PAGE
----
Lesson 9E More Hidden Identities Practice Understanding

Learning Focus

Solve trigonometric equations strategically.

What additional tools and ideas can I use to solve trigonometric equations?

Open Up the Math: Launch, Explore, Discuss

Note: Because trigonometric functions are periodic, trigonometric equations generally have multiple solutions. In this task, you should find all solutions to the trigonometric equations by representing a sequence of solutions using the form , where represents the interval between successive solutions.

Previously, Javier observed that he might need to change the form of the trigonometric expressions in a trigonometric equation before he could use an inverse trigonometric function to solve the equation. Changing the form of a trigonometric expression involves looking for trigonometric identities that apply to the expression. Sometimes you have to manipulate the expression algebraically before you can identify a trigonometric identity that might apply.

Here is a summary of how Javier would have solved a problem previously. You can use his strategy to solve the remaining problems in this task.

1.

Solve:

a.

Idea #1: Do you see a trigonometric identity? If so, write the equation in an equivalent form using the identity. If not, can you manipulate the trigonometric equation algebraically?

Which approach do you think Javier would need to take for his first step to solve this problem: use an identity or manipulate the equation algebraically?

b.

Apply your thought:

c.

Idea #2: Repeat idea #1 until you have isolated the trigonometric function on one side of the equation.

Apply idea #2:

d.

Idea #3: Apply the inverse trigonometric function to both sides of the equation, which will give an equation of the form: ; solve this equation for the variable.

Apply idea #3:

e.

Idea #4: This process finds one of an infinite number of solutions. Since trigonometric functions are periodic, adding or subtracting multiple increments of the period will generate new solutions. Write this infinite set of solutions in the form , where represents the interval between successive solutions.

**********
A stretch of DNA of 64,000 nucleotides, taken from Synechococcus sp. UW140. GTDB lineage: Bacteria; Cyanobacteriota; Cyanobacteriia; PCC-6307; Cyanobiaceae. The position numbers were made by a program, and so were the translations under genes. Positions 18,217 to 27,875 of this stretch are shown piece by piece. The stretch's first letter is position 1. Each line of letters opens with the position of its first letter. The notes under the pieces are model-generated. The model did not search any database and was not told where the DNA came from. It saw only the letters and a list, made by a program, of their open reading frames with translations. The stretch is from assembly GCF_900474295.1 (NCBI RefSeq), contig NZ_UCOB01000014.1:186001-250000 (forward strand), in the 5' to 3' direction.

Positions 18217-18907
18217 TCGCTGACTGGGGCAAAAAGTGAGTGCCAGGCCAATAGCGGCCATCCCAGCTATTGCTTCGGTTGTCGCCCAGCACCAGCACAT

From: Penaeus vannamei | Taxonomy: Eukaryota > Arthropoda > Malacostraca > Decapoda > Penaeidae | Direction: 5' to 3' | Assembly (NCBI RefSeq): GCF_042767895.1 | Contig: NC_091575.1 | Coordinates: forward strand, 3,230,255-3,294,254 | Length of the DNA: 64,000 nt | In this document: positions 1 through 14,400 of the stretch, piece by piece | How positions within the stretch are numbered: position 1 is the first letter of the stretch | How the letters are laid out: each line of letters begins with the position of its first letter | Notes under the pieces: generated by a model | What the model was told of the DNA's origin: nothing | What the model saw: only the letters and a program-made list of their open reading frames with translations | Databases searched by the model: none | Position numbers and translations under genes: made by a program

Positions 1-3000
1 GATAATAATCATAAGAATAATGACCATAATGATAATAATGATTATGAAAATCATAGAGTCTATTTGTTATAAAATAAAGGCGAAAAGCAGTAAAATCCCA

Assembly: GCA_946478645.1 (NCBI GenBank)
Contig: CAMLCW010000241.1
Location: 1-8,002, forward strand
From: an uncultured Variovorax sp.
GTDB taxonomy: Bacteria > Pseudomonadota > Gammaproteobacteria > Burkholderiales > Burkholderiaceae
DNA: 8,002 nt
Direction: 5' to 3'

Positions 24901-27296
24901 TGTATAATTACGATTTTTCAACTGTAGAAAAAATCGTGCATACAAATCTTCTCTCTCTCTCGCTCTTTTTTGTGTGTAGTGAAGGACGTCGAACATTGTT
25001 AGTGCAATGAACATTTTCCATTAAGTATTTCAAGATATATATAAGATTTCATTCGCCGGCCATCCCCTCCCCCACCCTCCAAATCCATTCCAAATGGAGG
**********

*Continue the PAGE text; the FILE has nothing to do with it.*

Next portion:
Apply idea #4:

f.

Idea #5: Since the inverse trigonometric function used in #3 is a function, we only get one unique value as a solution to the inverse trigonometric expression, while there may be another solution in a different quadrant on the unit circle. Find this alternate solution, and the corresponding infinite set of solutions to the equation.

Apply idea #5:

g.

Hints for solving trigonometric equations: Graphs of trigonometric functions and the unit circle can be used as tools to help reason about the solutions to a trigonometric equation.

Illustrate how a graph and the unit circle can help you find the solutions to this equation:

Graph:

a blank 17 by 17 grid

Unit Circle:

A unit circle x–1–1–1–0.5–0.5–0.50.50.50.5111y–1–1–1–0.5–0.5–0.50.50.50.5111000

Solve the following trigonometric equations by applying the ideas and hints described above.

2.

3.

Pause and Reflect

4.

5.

6.

Ready for More?

Solve:

Takeaways

New issues to attend to when solving trigonometric equations:

Lesson Summary

In this lesson, we extended our strategies for solving trigonometric equations to include equations with different multiples of the variable inside trigonometric expressions, equations that could be solved exactly using the unit circle diagram, and those that required using the inverse trigonometric features of the calculator, and trigonometric equations that behaved like quadratic equations, requiring expressions to be factored.

Retrieval

1.

A complex number has been graphed as a vector.

Graph of a complex number as a vector. real axis–5–5–5555imaginary axis555000

Rewrite the complex number as a point in the form .

2.

Graph the vector on the imaginary plane.

Graph of a complex number as a vector. real axis–5–5–5555imaginary axis555000

3.

Find and .

4.

Use the graph of to find all of the values for when . Write your answer(s) in the form , where represents the interval between successive solutions.

graph of y=3(cos(3x))-2 and y=-2 x–π–π–π–π / 2–π / 2–π / 2π / 2π / 2π / 2πππy–4–4–4–2–2–2222000

5.

Often when we graph in radians, the steps on the -axis have numbers instead of multiples of . Replace , , , on the -axis with the numbers they represent.

graph of y=3(cos(3x))-2 and y=-2 x–π–π–π–π / 2–π / 2–π / 2π / 2π / 2π / 2πππy–4–4–4–2–2–2222000